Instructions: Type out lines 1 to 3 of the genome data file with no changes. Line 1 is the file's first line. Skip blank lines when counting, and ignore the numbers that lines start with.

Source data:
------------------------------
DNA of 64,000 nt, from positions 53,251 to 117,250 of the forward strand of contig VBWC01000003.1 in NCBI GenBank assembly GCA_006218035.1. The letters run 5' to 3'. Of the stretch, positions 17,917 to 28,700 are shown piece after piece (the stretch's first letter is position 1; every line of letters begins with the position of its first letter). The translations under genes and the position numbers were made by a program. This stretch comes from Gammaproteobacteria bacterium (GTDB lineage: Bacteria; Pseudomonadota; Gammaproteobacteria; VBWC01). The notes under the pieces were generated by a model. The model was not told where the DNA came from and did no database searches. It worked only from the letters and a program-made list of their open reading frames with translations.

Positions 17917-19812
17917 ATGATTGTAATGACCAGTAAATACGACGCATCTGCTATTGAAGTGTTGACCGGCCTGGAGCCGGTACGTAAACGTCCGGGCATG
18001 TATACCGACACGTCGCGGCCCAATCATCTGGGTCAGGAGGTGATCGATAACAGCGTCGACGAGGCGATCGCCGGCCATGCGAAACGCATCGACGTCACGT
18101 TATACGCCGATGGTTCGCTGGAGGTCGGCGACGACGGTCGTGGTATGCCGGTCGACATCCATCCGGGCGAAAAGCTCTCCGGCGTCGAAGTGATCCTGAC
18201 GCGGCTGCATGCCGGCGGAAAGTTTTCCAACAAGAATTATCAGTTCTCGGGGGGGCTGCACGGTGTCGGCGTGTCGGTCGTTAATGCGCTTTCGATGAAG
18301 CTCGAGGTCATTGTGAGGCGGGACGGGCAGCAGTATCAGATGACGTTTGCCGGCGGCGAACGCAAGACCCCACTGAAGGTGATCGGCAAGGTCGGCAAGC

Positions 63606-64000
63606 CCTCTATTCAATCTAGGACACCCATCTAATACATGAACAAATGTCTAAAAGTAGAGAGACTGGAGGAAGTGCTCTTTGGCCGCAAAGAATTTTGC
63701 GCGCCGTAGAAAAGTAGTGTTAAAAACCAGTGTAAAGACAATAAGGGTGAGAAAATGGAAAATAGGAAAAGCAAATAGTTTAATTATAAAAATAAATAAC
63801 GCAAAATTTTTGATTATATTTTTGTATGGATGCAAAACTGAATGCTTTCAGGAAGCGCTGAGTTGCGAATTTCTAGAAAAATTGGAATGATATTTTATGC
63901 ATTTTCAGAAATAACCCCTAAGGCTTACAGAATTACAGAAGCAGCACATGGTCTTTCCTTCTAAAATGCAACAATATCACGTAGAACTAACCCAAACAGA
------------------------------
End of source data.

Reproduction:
DNA of 64,000 nt, from positions 53,251 to 117,250 of the forward strand of contig VBWC01000003.1 in NCBI GenBank assembly GCA_006218035.1. The letters run 5' to 3'. Of the stretch, positions 17,917 to 28,700 are shown piece after piece (the stretch's first letter is position 1; every line of letters begins with the position of its first letter). The translations under genes and the position numbers were made by a program. This stretch comes from Gammaproteobacteria bacterium (GTDB lineage: Bacteria; Pseudomonadota; Gammaproteobacteria; VBWC01). The notes under the pieces were generated by a model. The model was not told where the DNA came from and did no database searches. It worked only from the letters and a program-made list of their open reading frames with translations.

Positions 17917-19812
17917 ATGATTGTAATGACCAGTAAATACGACGCATCTGCTATTGAAGTGTTGACCGGCCTGGAGCCGGTACGTAAACGTCCGGGCATG